Globetrotting: The Road Less Motivating

From Issue #37
By Beth Puliti

We were pedaling over “The Roof of the World,” also known as the Pamir Highway, when it happened.

The sky-high road, which winds through some of the Earth’s most barren landscapes, splits into two and we opted to take the dirt road less traveled. And that’s where I broke.

In Tajikistan’s rugged and isolated Wakhan Valley animal carcasses thrive, relentless winds whip across high desert plains, running water is non-existent, markets are several days apart, roads disintegrate under the crunch of tires and wild campsites are a shallow river’s width from Afghanistan.

Tajikistan Globetrotting BT73-7

Here in the high-alpine desert my lungs gasped for air above 15,000 feet, my body rejected every piece of contaminated food I consumed; my fingertips touched without feeling in sub-freezing temperatures; my throat coughed out sobs that were forcefully whisked away into unrelenting wind and my eyes shed rocks instead of tears after hours of battling vicious sandstorms.

“I left home looking for adventure—well I fucking got it here,” remarked a friend who finished pedaling the route several weeks after we did. I couldn’t agree more with his sentiment. Every day proved harder than the last and every day I thought about quitting.

Tajikistan Globetrotting BT73-4

I fantasized about indoor toilets, daily showers and vegetables. I vowed to never eat another Snickers or drink another RC Cola (unexpected staples in tiny Tajik markets) as long as I lived. I decided that the first thing I would do when I returned to the U.S. would be to not ride my bike. And then eat guacamole.

I may have thought about throwing in the towel—a lot and in great detail—but I didn’t.

For starters, there is no easy way to get out of the Wakhan Valley. Not a single train station, taxi queue or bus stop to speak of. Cars were so rare that during eight or so hours of pedaling that no more than a handful would pass us by, overflowing with local villagers as the number of seats in any given vehicle is merely a recommendation rather than a rule. More often, the only method of transportation we came across was of the four-hooved variety.

Tajikistan Globetrotting BT73-6

Leaving was never really an option, just a mental escape. And so, in the most challenging of times, I switched to tough love. If the people we met each day—shepherds, school children, mothers—could live their entire lives here, eating simple meals of potatoes and bread, living in primitive homes with no electricity or running water and traveling by donkey, I could merely pass through over the course of a couple months, I told myself.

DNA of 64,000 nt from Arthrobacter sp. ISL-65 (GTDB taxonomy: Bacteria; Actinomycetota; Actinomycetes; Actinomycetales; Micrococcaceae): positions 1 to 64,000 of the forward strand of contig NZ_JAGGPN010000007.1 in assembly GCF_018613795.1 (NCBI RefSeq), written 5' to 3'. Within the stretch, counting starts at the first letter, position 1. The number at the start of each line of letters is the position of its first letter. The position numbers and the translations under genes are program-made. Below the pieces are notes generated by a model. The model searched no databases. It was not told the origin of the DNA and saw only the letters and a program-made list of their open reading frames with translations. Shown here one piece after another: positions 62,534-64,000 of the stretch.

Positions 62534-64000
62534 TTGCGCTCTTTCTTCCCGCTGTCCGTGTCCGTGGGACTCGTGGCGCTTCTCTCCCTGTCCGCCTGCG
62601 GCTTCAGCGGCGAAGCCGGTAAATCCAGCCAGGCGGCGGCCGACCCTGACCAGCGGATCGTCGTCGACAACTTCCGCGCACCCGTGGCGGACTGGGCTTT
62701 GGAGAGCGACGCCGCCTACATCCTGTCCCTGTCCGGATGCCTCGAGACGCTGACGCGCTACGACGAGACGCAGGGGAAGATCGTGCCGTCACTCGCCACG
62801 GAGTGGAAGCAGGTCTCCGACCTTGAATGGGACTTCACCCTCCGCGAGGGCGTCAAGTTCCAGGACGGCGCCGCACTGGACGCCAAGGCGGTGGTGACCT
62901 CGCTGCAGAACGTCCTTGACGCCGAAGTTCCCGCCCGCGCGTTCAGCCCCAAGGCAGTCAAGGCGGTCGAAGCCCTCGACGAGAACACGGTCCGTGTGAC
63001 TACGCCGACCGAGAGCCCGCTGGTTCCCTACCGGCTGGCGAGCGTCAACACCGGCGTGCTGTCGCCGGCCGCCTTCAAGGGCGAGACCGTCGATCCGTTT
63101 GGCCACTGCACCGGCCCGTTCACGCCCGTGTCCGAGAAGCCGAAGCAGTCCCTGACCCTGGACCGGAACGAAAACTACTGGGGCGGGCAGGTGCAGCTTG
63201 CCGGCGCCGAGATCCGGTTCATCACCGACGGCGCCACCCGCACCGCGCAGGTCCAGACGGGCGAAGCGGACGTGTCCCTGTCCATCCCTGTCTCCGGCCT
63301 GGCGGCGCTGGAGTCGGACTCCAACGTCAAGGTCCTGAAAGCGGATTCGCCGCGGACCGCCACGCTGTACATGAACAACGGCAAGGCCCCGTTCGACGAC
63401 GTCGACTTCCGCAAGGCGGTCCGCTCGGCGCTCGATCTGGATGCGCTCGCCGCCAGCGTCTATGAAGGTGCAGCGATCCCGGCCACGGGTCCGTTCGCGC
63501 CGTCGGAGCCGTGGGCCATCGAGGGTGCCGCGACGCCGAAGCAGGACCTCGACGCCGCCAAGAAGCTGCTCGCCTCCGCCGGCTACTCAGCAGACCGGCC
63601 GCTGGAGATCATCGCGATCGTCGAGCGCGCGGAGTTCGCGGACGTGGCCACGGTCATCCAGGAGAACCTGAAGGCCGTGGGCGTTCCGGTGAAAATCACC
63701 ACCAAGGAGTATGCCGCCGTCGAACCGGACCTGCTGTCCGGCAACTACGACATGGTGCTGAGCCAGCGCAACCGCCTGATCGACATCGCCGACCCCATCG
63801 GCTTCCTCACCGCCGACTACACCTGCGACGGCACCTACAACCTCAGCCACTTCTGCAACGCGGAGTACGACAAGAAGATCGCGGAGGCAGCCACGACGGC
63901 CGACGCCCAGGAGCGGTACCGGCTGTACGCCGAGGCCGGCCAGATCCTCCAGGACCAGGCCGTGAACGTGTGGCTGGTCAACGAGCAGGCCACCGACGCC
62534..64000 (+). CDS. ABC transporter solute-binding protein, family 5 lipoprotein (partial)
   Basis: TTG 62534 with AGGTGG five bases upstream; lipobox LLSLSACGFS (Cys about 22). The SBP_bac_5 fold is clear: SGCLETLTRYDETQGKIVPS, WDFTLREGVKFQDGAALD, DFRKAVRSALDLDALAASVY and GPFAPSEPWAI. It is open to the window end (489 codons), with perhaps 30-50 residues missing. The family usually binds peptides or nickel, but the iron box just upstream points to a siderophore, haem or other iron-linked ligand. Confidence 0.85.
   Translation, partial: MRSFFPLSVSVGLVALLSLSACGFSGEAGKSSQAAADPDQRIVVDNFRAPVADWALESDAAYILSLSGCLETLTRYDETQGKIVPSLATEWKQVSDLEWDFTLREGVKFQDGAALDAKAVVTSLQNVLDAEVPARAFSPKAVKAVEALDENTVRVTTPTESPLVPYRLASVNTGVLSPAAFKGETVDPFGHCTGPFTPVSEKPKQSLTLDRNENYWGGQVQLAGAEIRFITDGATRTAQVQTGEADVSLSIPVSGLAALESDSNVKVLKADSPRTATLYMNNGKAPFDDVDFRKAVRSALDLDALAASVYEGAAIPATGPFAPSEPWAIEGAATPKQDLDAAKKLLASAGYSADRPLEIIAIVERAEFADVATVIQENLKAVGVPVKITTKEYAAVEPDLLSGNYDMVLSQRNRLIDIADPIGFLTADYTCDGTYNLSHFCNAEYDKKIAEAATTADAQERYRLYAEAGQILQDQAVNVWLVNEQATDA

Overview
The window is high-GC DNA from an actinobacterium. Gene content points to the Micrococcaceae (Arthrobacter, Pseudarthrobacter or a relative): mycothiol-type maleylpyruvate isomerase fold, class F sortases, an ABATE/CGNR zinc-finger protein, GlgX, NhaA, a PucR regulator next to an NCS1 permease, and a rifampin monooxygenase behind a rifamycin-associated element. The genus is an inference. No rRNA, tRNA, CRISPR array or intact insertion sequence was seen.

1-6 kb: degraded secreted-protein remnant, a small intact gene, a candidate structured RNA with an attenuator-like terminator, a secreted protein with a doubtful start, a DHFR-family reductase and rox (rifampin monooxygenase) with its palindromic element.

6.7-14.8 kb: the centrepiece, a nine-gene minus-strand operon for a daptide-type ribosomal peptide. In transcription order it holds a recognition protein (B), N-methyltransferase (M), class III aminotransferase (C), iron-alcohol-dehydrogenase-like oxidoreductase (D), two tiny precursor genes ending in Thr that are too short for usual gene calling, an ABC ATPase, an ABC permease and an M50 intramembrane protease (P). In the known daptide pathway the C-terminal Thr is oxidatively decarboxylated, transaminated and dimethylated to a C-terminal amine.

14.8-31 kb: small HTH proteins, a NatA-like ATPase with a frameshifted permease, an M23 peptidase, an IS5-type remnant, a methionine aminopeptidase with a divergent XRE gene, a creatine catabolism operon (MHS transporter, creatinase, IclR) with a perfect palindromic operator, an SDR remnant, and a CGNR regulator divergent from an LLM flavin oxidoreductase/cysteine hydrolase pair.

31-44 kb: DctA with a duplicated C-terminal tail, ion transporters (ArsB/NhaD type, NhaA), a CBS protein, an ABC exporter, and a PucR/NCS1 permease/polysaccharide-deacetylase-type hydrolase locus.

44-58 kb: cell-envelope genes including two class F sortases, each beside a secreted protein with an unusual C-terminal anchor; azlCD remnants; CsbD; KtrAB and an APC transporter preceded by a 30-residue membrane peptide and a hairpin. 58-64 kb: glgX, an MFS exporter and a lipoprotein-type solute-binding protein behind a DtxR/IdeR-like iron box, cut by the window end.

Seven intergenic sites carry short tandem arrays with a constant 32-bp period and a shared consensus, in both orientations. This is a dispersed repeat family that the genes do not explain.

By choice, I might add.

But perhaps the single biggest reason I didn’t quit was because for every hurdle there was salvation: a home opened up to rest our tired bones, a family offering a bottomless kettle of tea, a home-cooked meal to fill our ravenous stomachs, shepherds whistling at us from mountaintops and seemingly every child in every village running to greet us as if we were celebrities.

Tajikistan Globetrotting BT73-3

While touring Central Asia proved to be, without exaggeration, the most challenging experience I have ever had on a bicycle, it also proved to be the most unforgettable experience of my lifetime.

For any number of reasons, be it stretches of bad weather, challenging terrain or non-existent comforts, there will be days you lack motivation and possibly even days you feel like quitting. But you must allow yourself to mentally escape. When that doesn’t work, put your current situation into perspective. Choose to focus on all the good around you. It might feel like you can’t catch a break, but eventually you will—some days, respite is just a few more pedal strokes away.

Tajikistan Globetrotting BT73-1

Don’t know how to get yourself out of a slump? Here are a few things that might help:

  • Treat yourself to a hotel room if you normally camp.
  • Take some time off the bike and stay stationary for a bit.
  • Get reconnected with friends and family through the power of the Internet.
  • Change your route if things aren’t as fun as you expected.
  • Say what you’re thinking out loud to your cycling partner if you have one. They might be feeling the same way or, if not, they can help you change your perspective.
  • Don’t dwell. Think of what excitement lies ahead.

Beth Puliti is a writer and photographer currently traveling the world by bicycle. Visit and follow her travels at @bethpuliti.



Back to Top